All Leads Are Not Created Equal
There is value to every lead. Even a simple download or follow that includes a specific request not to be contacted is at least a validation of the value your marketing is bringing to your target audience. It’s also a reaffirmation that you still hold that prospect’s attention and will get future opportunities to convert them to a proper lead. Having said that, this is an example of a low level lead that can turn into something but doesn’t warrant a lot of time spent in immediate conversion. It’s important to be honest about the quality of a lead so that they can be prioritized into categories for appropriate next steps.
The most common way to categorize leads is through a temperature system from cold to hot. Below are some basic descriptions and an example of appropriate next steps.
|Cold||A simple download, newsletter sign up, or follow that requests no follow up.||
|Cool||A simple download, newsletter sign up, or follow that is neutral to a follow up.||
|Warm||A download, sign up, or social follow that specifically requests a follow up (Priority given if it includes some potential problem indicators that your product or service can solve).||
|Hot||Attendance at an event or registration for a tool / trial account (Especially if it includes some potential problem indicators that your product or service can solve).||
Now that we have a gauge of quality, why does it matter? In a perfect world, with unlimited resources, it wouldn’t. Every marketing lead could be treated with the same priority. However, most trainers, consultant, and professional coaches don’t have the luxury of infinite resources.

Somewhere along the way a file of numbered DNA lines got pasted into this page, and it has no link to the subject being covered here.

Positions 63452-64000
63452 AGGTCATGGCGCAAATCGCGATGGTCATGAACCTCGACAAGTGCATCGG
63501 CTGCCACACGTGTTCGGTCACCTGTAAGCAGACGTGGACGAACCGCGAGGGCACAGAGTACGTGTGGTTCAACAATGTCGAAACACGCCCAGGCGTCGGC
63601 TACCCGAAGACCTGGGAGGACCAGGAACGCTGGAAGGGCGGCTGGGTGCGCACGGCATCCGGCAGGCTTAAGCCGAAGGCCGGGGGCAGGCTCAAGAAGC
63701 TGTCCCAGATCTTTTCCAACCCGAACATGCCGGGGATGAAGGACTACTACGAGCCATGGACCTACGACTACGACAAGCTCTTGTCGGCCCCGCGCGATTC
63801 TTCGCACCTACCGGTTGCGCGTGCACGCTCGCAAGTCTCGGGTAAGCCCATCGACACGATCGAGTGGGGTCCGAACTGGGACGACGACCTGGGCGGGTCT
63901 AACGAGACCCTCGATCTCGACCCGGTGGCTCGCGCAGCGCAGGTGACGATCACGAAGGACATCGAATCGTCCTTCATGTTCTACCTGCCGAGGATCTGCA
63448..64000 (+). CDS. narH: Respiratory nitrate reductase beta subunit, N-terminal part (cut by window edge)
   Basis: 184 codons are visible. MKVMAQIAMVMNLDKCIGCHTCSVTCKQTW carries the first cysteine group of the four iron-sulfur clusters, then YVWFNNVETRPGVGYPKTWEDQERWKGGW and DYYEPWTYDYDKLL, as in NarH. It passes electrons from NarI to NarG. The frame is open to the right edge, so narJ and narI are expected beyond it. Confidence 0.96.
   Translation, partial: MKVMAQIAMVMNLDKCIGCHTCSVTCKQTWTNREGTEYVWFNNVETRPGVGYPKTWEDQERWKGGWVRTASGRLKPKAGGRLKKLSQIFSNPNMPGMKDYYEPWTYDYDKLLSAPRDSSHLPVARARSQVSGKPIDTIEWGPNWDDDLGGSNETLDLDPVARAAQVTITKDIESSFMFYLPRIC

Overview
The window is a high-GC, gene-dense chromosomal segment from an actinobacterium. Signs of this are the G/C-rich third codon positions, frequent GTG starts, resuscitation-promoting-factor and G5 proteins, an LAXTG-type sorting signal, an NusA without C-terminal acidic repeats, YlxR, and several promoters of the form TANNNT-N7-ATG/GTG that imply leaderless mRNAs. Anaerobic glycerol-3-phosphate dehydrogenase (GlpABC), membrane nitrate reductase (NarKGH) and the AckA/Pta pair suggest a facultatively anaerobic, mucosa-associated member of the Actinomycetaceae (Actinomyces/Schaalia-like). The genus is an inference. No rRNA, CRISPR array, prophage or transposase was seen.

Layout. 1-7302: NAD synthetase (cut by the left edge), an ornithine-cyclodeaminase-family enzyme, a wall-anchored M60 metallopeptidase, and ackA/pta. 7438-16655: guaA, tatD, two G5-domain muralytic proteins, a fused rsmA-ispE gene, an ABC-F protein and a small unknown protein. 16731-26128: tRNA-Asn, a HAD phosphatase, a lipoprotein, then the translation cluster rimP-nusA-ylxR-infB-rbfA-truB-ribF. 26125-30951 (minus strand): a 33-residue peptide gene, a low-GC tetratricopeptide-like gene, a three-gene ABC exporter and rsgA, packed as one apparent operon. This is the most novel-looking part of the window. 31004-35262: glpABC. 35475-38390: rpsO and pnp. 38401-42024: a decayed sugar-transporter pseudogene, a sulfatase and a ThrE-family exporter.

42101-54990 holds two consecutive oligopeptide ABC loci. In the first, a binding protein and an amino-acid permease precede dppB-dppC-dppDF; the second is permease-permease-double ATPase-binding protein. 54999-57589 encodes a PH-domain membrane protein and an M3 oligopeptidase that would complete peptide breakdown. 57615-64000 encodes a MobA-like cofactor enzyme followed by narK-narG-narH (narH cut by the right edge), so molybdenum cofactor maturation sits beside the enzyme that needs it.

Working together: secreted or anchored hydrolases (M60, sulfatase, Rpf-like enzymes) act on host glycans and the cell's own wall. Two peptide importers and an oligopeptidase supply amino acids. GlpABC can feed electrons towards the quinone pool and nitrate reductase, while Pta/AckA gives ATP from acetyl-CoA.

Ranking the quality lets you design responses, either in person or systematized, that a lead warrants. This prevents wasting too much time or effort on a low quality lead and ensures that high quality opportunities are addressed in a timely manner. It can also help prioritize calls to action if your marketing matrix can only support a limited number of offers.
Of course, quality is often a bit of a judgment call. Some leads might blur the lines a bit. However, it’s important to let the prospect’s request gauge the quality rather than how we perceive the person. For example, many times trainers, consultants, or professional coaches place a priority on a person from a big name company with not much stated interest over a person from a smaller company who is expressing more need because they perceive greater potential opportunity. It’s impossible to know that before engaging a lead so it’s best to prioritize by what we know rather than what we hope/suspect.
Lead quality forms an important bridge between marketing and sales and having a realistic interpretation with suitable responses helps both function better.